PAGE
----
Sia: I guess I've always done that. Historically if you look at the majority of the videos I've had a hand in, like “Buttons” (below) had this poppy fun vibe with the disturbing facial manipulation. I don't know, I thought it would be fucking cool basically to have this little representative, this little dynamo. I wanted to put all different types of people under those wigs and she's an amazing beginning. It's not a representation of a little me though. There was something in The Guardian about my parents neglecting me and being drug addicts and I was like 'yeah, my dad liked to party but I wasn't horribly neglected and they weren't drug addicts'. I'm the drug addict in the family!
So did you give guidance as to how you wanted Maddie to act?
Sia: There was this period right before I hit bottom and got sober that I wanted in there and so when Ryan was asking me what I wanted from Maddie I said I wanted her to be like on the verge of a nervous breakdown. I thought it would be really fucking cool to have this little child imparting this adult experience. Then, if you watch the video closely, you'll see a painting my godfather did of me right before I got sober where I was just like absolutely fucked. I sent him a photo of me one morning and at the time – this is how disturbed I was – I thought it was funny that I'd woken up with messy hair and had my mouth guard in from grinding my teeth, and now when I look at that it's a grand reminder to never go back. So I put that in there because a lot of the art in my videos is my art that I own and my sponsee's bits and pieces.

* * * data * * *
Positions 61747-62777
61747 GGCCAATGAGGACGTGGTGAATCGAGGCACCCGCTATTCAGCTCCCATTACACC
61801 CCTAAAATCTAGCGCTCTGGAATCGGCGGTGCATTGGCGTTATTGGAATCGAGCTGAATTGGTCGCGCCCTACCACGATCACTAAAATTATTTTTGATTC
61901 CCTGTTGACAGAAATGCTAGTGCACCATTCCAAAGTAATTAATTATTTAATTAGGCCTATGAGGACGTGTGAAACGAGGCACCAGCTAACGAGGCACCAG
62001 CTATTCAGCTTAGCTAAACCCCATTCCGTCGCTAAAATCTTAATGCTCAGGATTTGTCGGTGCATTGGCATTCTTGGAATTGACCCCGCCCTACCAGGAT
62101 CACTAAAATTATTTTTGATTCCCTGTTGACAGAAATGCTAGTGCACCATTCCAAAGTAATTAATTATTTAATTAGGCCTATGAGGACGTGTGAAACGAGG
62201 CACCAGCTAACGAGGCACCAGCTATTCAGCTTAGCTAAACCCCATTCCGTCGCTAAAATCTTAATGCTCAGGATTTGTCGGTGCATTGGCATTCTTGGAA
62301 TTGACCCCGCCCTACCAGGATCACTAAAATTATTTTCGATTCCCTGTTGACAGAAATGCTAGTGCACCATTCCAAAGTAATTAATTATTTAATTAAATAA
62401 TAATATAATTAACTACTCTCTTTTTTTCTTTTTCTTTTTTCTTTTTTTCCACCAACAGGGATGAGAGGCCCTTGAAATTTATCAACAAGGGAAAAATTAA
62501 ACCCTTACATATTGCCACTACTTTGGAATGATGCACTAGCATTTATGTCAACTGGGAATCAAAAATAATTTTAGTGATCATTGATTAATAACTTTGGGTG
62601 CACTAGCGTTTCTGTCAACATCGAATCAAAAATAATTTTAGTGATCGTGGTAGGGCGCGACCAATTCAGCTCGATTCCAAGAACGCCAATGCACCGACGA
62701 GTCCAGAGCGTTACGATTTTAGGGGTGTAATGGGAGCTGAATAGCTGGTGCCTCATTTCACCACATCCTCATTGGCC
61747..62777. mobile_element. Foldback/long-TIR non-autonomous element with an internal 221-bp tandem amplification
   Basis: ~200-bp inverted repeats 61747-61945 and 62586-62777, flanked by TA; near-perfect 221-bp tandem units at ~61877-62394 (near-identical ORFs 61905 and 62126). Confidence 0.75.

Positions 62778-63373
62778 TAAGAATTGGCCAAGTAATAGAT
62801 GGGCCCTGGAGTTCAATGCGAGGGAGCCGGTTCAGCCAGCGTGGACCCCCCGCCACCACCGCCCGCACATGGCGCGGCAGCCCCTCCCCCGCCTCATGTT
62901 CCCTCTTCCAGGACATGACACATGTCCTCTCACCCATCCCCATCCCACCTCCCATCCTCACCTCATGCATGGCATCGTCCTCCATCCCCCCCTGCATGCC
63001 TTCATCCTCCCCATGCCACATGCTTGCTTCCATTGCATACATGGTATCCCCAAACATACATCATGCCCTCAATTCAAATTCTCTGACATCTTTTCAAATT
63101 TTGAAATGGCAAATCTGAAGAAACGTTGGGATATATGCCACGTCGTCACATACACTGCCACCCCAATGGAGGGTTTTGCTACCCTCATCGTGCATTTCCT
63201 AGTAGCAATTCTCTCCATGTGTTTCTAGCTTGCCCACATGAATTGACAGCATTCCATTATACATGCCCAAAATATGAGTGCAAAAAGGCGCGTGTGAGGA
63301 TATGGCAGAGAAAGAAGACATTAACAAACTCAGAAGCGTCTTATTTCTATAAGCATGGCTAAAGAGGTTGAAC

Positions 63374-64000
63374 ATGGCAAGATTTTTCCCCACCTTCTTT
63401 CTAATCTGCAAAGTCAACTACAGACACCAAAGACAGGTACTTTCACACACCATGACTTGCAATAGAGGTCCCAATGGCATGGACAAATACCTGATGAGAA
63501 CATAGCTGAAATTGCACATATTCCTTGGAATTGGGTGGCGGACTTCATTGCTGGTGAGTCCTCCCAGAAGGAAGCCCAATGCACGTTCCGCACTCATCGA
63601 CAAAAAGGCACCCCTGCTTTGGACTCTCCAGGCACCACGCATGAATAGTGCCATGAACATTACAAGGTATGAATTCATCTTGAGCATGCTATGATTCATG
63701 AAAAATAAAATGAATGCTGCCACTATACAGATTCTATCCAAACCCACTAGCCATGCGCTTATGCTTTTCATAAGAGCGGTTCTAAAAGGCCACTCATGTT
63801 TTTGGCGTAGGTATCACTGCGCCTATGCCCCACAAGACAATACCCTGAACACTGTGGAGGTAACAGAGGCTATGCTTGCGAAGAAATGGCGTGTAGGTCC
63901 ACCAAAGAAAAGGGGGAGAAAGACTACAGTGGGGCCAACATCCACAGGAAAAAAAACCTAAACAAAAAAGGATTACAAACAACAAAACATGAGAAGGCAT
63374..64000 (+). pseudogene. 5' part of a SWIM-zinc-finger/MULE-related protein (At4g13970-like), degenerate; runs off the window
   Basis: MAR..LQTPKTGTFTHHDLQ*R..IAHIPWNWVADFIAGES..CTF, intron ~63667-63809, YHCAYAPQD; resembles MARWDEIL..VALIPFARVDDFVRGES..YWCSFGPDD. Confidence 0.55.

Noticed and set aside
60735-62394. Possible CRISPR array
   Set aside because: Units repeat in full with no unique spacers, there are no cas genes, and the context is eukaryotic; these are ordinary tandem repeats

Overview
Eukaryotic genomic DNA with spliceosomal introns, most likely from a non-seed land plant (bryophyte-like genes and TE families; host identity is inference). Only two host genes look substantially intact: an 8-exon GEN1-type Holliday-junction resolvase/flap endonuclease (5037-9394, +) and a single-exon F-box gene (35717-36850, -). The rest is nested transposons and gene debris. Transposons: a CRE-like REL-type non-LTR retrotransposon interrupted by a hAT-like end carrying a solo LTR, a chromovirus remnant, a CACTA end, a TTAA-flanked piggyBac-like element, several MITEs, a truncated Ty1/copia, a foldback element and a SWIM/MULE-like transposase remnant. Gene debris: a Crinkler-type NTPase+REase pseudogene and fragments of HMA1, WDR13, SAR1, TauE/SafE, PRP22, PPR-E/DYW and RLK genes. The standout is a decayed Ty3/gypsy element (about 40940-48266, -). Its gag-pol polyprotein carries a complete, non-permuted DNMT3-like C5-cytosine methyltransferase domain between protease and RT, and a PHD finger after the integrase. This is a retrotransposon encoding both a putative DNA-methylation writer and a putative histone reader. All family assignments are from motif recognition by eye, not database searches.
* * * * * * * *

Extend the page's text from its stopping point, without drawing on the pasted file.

If you don't pay too much attention to the lyrics it seems almost like a party song, but the video and the Ellen performance sort of make it clear it definitely isn't.
Sia: It's about the desperation of the avoidance of uncomfortable feelings. If you look back to any of my more poppy songs, most of the lyrics are about being fucked (laughs).
The ones you write for other people obviously aren't like that though, are they?
Sia: No. When I write promotionally, I guess I give away the ones I'm less connected to. This one I wrote intending to write a pop song for someone else and then literally I was like 'uh-oh, I've just written a pop song for me'. I'm acting a lot when I'm writing for other people. I feel like I slip into a role and obviously I can write from past experiences, but as I said earlier I'm addicted to television. I love TV and I love movies and I pull so much content from the drama in all of those mediums and put them into songs.
Where can I get my Sia wig from?
Sia: Oh they're about to go on sale on my website (laughs). I think they go live in about a week.
When you come to the UK can I be onstage wearing one?
Sia: Oh my god, yes please. Seriously it's so fun. We had a hundred people in them in the audience for the VH1 thing I just shot. I've got someone who I can't talk about but is super special doing Seth Myers with me on June 9. She's the best person on the planet at this point in terms of successful women.